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Polar body diagnosis (PBD)

The role of the oocyte in fertility

With a woman’s advancing age the number of oocytes with chromosome malsegregations increases. Embryos developing from these so-called unbalanced or aneuploid oocytes often do not implant in the uterus, or, if they implant, are more likely to cause early miscarriage. Polar body diagnosis is a method particularly suitable for women over 35 years of age, but also for women who have had several miscarriages or failed IVF/ICSI treatments. The latter cases are often signified by an increased rate of chromosome malsegregations independent of the woman’s age.

The number of oocytes with chromosome maldistributions increases with age. With polar body diagnosis (PBD), we can exclude these from transfer.

In the course of IVF/ICSI treatment, PBD allows genetic analysis of oocytes with respect to chromosomal malsegregations (aneuploidies). The aim of the diagnosis is to increase the birth rate and reduce the risk of miscarriages.

Polar bodies arise as nuclear by-products of meiosis during the oocyte maturation process. They contain chromosomal material not required for the later development of the embryo. After hormonal ovarian stimulation, follicular puncture and in vitro fertilisation of retrieved oocytes, both polar bodies are biopsied from fertilised oocytes. By means of specialised technical approaches – array-CGH (comparative genomic hybridisation) or NGS (next generation sequencing) – the presence of the 23 different human chromosomes in both polar bodies is examined. This allows inference of the chromosomal composition of the fertilised oocyte. Only oocytes with the correct number of chromosomes are then selected for further development and later embryo transfer. This increases the chances for an intact pregnancy.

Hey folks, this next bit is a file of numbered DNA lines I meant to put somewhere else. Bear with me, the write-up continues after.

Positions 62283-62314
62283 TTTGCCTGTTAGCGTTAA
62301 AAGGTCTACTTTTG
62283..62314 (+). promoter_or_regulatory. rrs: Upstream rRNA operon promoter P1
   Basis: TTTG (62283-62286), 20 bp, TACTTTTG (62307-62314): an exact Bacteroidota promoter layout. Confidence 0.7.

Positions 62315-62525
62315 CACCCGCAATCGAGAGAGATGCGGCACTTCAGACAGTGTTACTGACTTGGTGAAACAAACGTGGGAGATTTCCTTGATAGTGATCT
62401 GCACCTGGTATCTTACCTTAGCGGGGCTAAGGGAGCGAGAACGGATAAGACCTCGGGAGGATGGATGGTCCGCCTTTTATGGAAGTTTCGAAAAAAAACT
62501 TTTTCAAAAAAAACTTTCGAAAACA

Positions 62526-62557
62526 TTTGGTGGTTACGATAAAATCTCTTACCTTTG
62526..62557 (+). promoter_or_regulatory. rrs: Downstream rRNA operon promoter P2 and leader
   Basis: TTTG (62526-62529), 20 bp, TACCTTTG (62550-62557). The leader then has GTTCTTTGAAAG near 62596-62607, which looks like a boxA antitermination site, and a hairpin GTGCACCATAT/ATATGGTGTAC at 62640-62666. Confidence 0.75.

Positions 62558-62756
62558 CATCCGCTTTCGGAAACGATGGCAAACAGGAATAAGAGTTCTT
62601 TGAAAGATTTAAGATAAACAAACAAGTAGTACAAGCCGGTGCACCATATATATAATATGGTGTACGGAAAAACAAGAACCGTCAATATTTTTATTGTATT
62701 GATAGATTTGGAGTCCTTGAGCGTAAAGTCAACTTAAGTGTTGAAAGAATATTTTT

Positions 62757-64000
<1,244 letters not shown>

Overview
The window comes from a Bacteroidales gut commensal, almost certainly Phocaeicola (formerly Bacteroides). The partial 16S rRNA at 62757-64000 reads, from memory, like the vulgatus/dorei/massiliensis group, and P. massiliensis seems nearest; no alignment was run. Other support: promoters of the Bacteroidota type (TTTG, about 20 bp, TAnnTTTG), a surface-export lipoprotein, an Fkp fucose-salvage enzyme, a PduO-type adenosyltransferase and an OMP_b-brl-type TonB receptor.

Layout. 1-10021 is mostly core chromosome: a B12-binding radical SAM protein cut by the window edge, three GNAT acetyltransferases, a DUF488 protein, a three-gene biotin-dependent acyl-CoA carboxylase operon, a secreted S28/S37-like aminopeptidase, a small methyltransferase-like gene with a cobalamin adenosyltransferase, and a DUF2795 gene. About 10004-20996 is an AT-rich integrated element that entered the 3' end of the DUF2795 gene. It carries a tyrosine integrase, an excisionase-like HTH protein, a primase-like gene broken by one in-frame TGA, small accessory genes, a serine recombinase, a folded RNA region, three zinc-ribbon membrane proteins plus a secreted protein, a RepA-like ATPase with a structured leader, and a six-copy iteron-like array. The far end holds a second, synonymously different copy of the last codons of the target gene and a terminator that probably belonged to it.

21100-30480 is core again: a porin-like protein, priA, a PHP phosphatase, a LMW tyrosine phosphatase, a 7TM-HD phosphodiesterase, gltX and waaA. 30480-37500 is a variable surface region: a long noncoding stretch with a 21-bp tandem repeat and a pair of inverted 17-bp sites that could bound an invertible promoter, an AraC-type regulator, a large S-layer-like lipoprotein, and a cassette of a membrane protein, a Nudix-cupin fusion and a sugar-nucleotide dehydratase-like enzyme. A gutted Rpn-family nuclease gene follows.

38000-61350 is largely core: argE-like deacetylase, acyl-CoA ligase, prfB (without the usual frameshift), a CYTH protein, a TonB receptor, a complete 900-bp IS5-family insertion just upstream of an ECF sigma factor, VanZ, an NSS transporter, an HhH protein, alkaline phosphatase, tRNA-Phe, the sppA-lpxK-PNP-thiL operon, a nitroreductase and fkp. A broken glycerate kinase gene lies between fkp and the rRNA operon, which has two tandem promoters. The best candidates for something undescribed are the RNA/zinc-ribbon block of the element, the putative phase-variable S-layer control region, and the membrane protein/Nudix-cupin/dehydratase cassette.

PDB not only allows detection of numerical malsegregation of whole chromosomes, but also of unbalanced structural chromosomal disorders. Therefore carriers of balanced structural chromosomal disorders, such as translocations or inversions, also benefit from PDB. This applies in particular to women suffering from habitual abortion or who have given birth to a child with an unbalanced chromosomal disorder.

In Germany, PDB is a legal diagnostic means in conformity with the German Embryo Protection Act and the Genetic Diagnosis Act. Furthermore, current knowledge suggests that taking the biopsies for PDB does not negatively impact normal development of the embryo.

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